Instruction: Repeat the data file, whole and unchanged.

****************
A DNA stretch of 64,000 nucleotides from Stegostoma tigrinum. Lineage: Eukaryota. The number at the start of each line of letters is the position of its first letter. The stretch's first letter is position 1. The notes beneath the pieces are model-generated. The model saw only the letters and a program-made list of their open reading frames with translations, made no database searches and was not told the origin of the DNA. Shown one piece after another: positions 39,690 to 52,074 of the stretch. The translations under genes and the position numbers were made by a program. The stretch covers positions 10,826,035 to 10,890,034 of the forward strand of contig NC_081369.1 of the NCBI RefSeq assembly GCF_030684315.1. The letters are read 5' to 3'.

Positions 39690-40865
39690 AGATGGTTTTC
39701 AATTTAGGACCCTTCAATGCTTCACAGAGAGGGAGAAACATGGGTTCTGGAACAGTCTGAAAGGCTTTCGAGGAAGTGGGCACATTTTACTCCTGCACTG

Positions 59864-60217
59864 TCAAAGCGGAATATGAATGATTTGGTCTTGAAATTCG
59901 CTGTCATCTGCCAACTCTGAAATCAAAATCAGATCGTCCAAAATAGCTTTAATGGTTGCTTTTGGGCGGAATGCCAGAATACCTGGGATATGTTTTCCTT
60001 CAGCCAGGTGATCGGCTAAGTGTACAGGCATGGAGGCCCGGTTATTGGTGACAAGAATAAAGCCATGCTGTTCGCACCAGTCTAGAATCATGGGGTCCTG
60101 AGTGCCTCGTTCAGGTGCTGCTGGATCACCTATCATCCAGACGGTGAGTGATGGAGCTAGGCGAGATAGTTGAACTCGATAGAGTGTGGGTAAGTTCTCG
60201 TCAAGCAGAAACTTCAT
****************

A DNA stretch of 64,000 nucleotides from Stegostoma tigrinum. Lineage: Eukaryota. The number at the start of each line of letters is the position of its first letter. The stretch's first letter is position 1. The notes beneath the pieces are model-generated. The model saw only the letters and a program-made list of their open reading frames with translations, made no database searches and was not told the origin of the DNA. Shown one piece after another: positions 39,690 to 52,074 of the stretch. The translations under genes and the position numbers were made by a program. The stretch covers positions 10,826,035 to 10,890,034 of the forward strand of contig NC_081369.1 of the NCBI RefSeq assembly GCF_030684315.1. The letters are read 5' to 3'.

Positions 39690-40865
39690 AGATGGTTTTC
39701 AATTTAGGACCCTTCAATGCTTCACAGAGAGGGAGAAACATGGGTTCTGGAACAGTCTGAAAGGCTTTCGAGGAAGTGGGCACATTTTACTCCTGCACTG

Positions 59864-60217
59864 TCAAAGCGGAATATGAATGATTTGGTCTTGAAATTCG
59901 CTGTCATCTGCCAACTCTGAAATCAAAATCAGATCGTCCAAAATAGCTTTAATGGTTGCTTTTGGGCGGAATGCCAGAATACCTGGGATATGTTTTCCTT
60001 CAGCCAGGTGATCGGCTAAGTGTACAGGCATGGAGGCCCGGTTATTGGTGACAAGAATAAAGCCATGCTGTTCGCACCAGTCTAGAATCATGGGGTCCTG
60101 AGTGCCTCGTTCAGGTGCTGCTGGATCACCTATCATCCAGACGGTGAGTGATGGAGCTAGGCGAGATAGTTGAACTCGATAGAGTGTGGGTAAGTTCTCG
60201 TCAAGCAGAAACTTCAT